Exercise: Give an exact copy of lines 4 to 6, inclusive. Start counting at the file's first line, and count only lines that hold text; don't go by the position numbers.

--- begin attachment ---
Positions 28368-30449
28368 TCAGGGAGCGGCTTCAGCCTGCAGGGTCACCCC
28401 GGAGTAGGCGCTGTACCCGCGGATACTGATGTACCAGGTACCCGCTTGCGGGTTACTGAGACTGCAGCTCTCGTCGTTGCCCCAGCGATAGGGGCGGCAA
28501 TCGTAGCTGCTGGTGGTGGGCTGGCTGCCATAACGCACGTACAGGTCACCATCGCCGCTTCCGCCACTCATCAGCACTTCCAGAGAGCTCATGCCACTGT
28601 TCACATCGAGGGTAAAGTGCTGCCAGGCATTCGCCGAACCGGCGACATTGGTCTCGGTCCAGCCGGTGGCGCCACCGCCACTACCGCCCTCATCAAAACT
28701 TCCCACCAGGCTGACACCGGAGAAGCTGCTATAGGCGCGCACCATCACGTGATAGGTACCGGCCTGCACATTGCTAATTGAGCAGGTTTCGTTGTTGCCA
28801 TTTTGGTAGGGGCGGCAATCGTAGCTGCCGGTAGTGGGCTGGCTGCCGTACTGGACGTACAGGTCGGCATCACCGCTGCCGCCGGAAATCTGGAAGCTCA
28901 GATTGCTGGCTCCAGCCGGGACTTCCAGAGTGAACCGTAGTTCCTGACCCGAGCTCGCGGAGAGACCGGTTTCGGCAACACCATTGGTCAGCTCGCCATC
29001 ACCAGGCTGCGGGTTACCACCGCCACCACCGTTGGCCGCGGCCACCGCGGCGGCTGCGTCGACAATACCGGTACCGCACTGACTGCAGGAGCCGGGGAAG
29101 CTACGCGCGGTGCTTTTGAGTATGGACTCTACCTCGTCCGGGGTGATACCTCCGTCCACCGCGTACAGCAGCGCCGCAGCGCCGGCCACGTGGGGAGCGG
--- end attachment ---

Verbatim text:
28501 TCGTAGCTGCTGGTGGTGGGCTGGCTGCCATAACGCACGTACAGGTCACCATCGCCGCTTCCGCCACTCATCAGCACTTCCAGAGAGCTCATGCCACTGT
28601 TCACATCGAGGGTAAAGTGCTGCCAGGCATTCGCCGAACCGGCGACATTGGTCTCGGTCCAGCCGGTGGCGCCACCGCCACTACCGCCCTCATCAAAACT
28701 TCCCACCAGGCTGACACCGGAGAAGCTGCTATAGGCGCGCACCATCACGTGATAGGTACCGGCCTGCACATTGCTAATTGAGCAGGTTTCGTTGTTGCCA